American Basketball Association: Stranger Than Fiction

Founded in 1999, the American Basketball Association is stranger than fiction.

No relation to the original American Basketball Association (1967-1975) which featured Julius “Dr. J” Erving, the three-point shot and red, white and blue basketball, this reincarnation has seen more than 350 teams either folded, never get off the ground or simply leave the ABA.

That’s right more than 350 teams!

Toss in there the fact that the league had a one-year hiatus in 2002-2003 and that is 29 teams a year saying goodbye!

ABA LeagueAmong the departed were Canadian franchises which included the ABA Canada Revolution, Calgary Drillers, Halifax Rainmen, Hamilton Rockstars, Quebec Kebs, Montreal Matrix Niagara Daredevils, Ontario Red Wolves and the Vancouver Dragons.

Talks were also underway for a Toronto franchise.

Canada now has three ABA teams with the Calgary Crush, Grande Prairie Cowboys and Vancouver Balloholics.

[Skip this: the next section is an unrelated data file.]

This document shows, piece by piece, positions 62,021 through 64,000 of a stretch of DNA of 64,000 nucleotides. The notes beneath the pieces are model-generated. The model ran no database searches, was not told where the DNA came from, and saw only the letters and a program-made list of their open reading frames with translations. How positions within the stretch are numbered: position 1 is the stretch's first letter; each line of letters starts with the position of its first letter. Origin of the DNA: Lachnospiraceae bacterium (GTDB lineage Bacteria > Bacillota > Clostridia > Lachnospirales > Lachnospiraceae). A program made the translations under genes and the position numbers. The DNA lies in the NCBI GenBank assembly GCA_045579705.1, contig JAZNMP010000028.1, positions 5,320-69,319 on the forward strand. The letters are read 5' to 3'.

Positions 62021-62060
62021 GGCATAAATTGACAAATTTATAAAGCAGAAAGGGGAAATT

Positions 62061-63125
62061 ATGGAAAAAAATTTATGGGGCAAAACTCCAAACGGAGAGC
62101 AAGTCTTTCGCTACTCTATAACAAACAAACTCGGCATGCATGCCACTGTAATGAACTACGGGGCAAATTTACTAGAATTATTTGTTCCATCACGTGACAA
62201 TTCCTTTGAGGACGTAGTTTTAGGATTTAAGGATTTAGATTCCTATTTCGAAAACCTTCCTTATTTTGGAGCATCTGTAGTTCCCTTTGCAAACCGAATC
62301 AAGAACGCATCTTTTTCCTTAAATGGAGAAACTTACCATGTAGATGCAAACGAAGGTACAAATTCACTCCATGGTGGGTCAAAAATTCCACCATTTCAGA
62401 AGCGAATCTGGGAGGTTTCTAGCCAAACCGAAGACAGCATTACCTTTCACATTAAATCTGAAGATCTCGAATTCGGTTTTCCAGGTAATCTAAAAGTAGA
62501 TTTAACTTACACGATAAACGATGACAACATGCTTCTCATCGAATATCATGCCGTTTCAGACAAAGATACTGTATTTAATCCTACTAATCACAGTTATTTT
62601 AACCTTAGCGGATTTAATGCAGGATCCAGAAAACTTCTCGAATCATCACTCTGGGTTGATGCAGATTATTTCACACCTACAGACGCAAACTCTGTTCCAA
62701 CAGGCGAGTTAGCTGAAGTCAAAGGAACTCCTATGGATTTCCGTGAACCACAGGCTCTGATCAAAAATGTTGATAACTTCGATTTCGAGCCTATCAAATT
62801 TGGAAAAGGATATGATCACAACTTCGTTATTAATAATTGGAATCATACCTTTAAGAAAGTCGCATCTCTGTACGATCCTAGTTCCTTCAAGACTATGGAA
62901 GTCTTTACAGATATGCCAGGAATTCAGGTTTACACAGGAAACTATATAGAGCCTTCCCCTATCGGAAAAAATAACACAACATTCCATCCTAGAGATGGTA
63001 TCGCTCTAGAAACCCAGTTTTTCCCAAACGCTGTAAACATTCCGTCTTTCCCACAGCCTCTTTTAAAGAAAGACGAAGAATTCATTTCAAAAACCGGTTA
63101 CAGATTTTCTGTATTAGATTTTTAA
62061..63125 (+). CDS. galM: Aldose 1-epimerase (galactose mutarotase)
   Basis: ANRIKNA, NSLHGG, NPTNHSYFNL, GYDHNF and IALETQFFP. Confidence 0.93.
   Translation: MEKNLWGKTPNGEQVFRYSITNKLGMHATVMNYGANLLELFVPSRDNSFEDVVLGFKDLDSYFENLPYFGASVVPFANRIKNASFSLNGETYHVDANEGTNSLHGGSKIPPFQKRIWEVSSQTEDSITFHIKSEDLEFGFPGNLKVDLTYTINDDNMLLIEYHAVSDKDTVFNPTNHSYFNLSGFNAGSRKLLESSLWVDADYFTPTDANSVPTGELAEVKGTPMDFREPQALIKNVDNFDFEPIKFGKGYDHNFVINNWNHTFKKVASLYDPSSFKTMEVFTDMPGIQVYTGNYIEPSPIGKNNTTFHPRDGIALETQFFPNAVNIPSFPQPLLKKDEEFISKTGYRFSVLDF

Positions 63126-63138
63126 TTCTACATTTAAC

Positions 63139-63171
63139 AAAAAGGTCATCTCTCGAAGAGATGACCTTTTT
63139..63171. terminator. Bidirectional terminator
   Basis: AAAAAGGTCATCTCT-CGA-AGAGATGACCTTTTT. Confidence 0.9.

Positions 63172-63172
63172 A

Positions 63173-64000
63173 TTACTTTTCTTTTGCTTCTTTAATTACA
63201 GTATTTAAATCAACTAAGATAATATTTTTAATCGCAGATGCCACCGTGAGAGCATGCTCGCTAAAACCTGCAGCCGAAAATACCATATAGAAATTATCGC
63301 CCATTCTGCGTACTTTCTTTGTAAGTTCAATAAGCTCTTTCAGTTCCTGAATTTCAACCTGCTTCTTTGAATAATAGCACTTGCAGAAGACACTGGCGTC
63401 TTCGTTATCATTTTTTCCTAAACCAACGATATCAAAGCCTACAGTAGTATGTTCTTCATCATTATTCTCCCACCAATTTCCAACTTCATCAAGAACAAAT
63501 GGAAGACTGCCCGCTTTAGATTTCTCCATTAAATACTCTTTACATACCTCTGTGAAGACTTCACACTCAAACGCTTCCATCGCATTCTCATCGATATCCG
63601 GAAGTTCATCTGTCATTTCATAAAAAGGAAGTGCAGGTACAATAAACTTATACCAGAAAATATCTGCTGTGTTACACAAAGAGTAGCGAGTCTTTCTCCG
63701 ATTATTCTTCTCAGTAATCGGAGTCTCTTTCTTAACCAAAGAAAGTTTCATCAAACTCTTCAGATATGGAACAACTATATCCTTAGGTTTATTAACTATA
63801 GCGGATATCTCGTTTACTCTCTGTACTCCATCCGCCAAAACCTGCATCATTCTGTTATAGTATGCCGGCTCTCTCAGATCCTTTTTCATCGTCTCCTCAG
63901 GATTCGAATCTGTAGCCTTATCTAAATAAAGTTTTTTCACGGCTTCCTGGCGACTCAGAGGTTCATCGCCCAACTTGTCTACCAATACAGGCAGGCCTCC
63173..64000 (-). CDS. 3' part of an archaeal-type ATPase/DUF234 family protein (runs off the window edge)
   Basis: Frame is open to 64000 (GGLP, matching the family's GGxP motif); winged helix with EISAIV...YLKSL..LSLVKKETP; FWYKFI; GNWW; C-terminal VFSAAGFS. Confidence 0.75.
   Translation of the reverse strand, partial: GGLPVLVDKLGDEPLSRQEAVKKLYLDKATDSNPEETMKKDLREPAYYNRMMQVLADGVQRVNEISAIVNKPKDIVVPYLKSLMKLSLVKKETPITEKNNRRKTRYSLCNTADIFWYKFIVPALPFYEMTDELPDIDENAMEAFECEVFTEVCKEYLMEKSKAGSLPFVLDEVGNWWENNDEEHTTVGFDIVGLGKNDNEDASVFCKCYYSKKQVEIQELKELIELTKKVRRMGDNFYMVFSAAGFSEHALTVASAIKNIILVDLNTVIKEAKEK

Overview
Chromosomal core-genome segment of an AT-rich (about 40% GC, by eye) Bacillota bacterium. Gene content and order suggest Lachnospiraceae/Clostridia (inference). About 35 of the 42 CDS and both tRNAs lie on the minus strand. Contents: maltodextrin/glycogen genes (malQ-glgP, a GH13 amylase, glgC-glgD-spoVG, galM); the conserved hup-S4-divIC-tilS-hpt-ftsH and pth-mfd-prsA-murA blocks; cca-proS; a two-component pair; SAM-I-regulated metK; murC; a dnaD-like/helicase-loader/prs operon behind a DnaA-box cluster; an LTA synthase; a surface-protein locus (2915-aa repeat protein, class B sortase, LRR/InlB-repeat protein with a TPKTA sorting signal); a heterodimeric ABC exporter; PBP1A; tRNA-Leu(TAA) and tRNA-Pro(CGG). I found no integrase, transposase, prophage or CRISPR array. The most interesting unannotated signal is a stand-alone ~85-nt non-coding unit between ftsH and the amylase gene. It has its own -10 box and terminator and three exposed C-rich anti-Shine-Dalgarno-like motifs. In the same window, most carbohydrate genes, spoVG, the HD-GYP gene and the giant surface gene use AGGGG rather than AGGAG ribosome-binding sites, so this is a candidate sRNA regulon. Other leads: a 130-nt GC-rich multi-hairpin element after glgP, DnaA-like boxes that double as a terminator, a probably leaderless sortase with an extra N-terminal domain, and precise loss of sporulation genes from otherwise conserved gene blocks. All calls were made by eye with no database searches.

The Crush joined in 2012-2013, the Balloholics debut in 2014-2015 and the Cowboys.


Once again…stranger than fiction.

It was June 21, 2013 that a press release from the ABA office informed Alberta hoops fans that the Oakland County Cowboys, who played the 2012-2013 season in the Detroit metro area, were moving to Grande Prairie, Alberta joining the Crush as the second ABA team in the province.

ABA CEO Joe Newmann stated: “This is a great move. The Calgary Crush have been doing a tremendous job as our only Canadian team and went undefeated during their regular season this past year. The support they’ve received is outstanding, so Giovanni Rogers, the owner of the Grande Prairie Cowboys, certainly has a tough act to follow. Knowing Giovanni he is definitely up to the challenge.”

Rogers, who according to sources was said to have played a semester of collegiate basketball a few years ago in Grande Prairie for the Grande Prairie Regional College Wolves of the Alberta Colleges Athletic Conference, said the relocation from Michigan to Alberta “came down” to two Northern Alberta choices.